I don't know a technical term for that.Originally Posted by husna
what techinical term would you give to two opposing ideas or words in a sentence e.g fearful and reassuring
Contrast is as close as I can come.
Antithesis?Originally Posted by husna
that is alliteration - when 2 opposite words are in the same sentence, e.g. 'As Hell's from Heaven'.Originally Posted by husna
That looks like it to me.Originally Posted by tdol
I have some examples of alliteration in some of my more recent rhymes. Go to: https://www.usingenglish.com/forum/viewtopic.php?t=1579Originally Posted by Android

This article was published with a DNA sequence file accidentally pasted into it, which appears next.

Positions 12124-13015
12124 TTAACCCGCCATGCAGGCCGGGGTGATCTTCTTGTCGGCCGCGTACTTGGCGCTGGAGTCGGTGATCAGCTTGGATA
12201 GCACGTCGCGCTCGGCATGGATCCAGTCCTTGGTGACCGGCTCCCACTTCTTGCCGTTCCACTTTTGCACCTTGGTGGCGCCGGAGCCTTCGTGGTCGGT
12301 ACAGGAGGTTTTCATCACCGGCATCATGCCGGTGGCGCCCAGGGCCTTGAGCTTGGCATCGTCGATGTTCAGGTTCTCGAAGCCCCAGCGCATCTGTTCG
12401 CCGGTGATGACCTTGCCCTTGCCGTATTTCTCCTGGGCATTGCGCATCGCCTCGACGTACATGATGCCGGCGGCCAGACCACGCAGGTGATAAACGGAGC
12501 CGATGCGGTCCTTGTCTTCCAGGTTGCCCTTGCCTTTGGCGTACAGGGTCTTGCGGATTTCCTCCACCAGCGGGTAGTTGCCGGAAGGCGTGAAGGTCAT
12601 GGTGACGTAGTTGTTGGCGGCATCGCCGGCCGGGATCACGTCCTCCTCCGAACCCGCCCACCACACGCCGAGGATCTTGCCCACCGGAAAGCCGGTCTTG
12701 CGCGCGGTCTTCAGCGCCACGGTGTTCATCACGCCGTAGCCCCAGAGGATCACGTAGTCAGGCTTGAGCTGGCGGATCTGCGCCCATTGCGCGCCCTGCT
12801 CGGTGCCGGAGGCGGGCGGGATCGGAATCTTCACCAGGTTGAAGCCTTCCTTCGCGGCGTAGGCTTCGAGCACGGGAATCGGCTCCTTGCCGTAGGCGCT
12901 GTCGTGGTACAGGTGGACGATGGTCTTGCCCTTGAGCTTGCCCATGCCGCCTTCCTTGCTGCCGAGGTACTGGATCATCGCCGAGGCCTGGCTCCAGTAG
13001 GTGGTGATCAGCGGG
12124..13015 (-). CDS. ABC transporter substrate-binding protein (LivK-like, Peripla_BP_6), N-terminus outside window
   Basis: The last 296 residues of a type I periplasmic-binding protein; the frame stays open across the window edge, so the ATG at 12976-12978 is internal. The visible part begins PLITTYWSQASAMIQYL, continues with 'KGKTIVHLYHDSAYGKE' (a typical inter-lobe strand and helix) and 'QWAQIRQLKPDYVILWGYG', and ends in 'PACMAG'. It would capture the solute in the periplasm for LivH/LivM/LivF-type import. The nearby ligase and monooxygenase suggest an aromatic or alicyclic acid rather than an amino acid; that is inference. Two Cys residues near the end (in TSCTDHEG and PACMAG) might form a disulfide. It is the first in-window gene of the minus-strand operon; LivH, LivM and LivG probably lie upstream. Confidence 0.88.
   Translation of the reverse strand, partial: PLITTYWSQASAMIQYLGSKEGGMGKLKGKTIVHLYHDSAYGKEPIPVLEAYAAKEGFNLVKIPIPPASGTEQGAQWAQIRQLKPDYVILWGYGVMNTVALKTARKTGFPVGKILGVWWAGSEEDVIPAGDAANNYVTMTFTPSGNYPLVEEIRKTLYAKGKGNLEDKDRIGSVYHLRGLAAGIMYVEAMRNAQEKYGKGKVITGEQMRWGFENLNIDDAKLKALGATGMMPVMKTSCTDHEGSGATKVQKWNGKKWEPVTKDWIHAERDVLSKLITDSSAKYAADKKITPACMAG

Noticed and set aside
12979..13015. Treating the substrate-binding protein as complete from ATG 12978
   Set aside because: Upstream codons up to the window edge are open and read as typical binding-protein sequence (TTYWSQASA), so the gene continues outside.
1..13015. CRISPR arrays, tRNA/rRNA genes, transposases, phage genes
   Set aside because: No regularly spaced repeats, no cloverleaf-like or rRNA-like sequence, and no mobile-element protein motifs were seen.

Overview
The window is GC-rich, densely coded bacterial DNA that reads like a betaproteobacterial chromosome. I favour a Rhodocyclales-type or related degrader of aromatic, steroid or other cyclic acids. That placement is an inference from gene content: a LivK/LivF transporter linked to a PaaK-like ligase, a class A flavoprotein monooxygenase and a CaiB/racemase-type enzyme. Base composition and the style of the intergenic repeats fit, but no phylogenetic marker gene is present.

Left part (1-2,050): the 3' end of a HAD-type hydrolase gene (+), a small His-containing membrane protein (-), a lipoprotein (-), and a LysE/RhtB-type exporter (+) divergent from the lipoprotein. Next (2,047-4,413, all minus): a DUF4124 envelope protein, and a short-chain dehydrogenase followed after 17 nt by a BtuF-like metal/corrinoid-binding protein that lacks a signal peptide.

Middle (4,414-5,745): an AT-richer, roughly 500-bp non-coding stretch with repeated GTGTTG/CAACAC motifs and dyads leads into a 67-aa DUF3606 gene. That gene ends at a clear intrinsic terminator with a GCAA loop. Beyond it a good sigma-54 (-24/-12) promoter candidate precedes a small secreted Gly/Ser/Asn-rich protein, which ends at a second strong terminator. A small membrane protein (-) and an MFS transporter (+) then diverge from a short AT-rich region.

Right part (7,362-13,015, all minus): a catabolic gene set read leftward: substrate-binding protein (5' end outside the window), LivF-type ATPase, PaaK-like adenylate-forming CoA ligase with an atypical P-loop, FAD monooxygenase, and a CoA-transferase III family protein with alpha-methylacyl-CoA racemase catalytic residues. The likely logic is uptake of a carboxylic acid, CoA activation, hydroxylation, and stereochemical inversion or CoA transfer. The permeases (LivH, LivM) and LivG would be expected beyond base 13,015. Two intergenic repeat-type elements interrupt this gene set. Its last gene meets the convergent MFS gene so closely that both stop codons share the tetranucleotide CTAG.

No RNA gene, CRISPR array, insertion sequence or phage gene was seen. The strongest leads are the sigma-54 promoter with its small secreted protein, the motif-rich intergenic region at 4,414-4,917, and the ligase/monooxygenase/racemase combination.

(Note that "more recent rhymes" is itself an example of alliteration.)
use of the same consonant at the beginning of each stressed syllable in a line of verse
Whereas ‘Hell’ and ‘Heaven’ may be regarded as an example of alliteration*, antinomy and antonymy, ‘fearful’ and ‘reassuring’ are just ‘loosely contrasted words’.Originally Posted by Android
* alliteration (Latin: ad + littera = letter), called also head rhyme or initial rhyme, is a figure of speech.
‘contrast’, ‘counter-term’, ‘antithesis’, ‘antonym’, etc., are terms that express the relationship of oppositeness in meaning between words.
I wouldn’t use the term ‘antonym’ for these two words, because they are not in a relationship of ‘true’ antonymy, (the exact opposite of ‘fearful’ is ‘fearless’.) Although the relationship between ‘fearless’ and 'reassuring' is not directly contradictory, they belong to opposite categories. In this case, I would use ‘loosely contrasted words’.Originally Posted by husna